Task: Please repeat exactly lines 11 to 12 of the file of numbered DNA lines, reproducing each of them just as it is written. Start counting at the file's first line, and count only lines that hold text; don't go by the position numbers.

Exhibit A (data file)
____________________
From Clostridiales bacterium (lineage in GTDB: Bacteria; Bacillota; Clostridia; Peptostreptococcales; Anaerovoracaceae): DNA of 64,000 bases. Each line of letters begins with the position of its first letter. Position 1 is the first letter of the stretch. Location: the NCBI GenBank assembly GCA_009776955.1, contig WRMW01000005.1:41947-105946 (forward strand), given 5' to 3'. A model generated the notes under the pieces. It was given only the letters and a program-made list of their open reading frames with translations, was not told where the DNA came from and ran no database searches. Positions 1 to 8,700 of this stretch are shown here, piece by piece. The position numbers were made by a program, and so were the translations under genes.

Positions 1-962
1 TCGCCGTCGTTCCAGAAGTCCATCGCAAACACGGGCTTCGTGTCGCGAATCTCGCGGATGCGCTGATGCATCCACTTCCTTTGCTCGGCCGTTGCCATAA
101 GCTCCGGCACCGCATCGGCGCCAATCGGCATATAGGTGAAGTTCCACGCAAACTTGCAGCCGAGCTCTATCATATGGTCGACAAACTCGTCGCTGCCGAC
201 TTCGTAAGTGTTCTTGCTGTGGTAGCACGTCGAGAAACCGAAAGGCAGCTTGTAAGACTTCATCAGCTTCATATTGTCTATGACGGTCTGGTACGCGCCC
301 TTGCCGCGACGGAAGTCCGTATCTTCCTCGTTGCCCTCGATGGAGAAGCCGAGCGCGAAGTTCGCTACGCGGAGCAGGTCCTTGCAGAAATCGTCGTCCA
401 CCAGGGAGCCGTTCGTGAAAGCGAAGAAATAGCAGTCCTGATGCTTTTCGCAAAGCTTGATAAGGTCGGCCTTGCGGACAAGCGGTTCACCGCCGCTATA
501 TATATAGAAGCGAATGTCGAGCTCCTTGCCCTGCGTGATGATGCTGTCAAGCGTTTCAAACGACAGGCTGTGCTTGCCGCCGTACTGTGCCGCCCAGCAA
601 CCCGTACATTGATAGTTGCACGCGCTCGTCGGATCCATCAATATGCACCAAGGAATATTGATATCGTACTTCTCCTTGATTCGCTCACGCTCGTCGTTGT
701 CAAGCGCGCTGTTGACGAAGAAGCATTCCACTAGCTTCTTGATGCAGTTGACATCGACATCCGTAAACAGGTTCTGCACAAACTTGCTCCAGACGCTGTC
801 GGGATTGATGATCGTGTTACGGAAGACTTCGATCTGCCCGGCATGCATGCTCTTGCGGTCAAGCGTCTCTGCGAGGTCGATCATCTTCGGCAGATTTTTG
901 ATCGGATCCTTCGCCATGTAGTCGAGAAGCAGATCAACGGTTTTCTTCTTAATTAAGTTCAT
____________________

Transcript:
801 GGGATTGATGATCGTGTTACGGAAGACTTCGATCTGCCCGGCATGCATGCTCTTGCGGTCAAGCGTCTCTGCGAGGTCGATCATCTTCGGCAGATTTTTG
901 ATCGGATCCTTCGCCATGTAGTCGAGAAGCAGATCAACGGTTTTCTTCTTAATTAAGTTCAT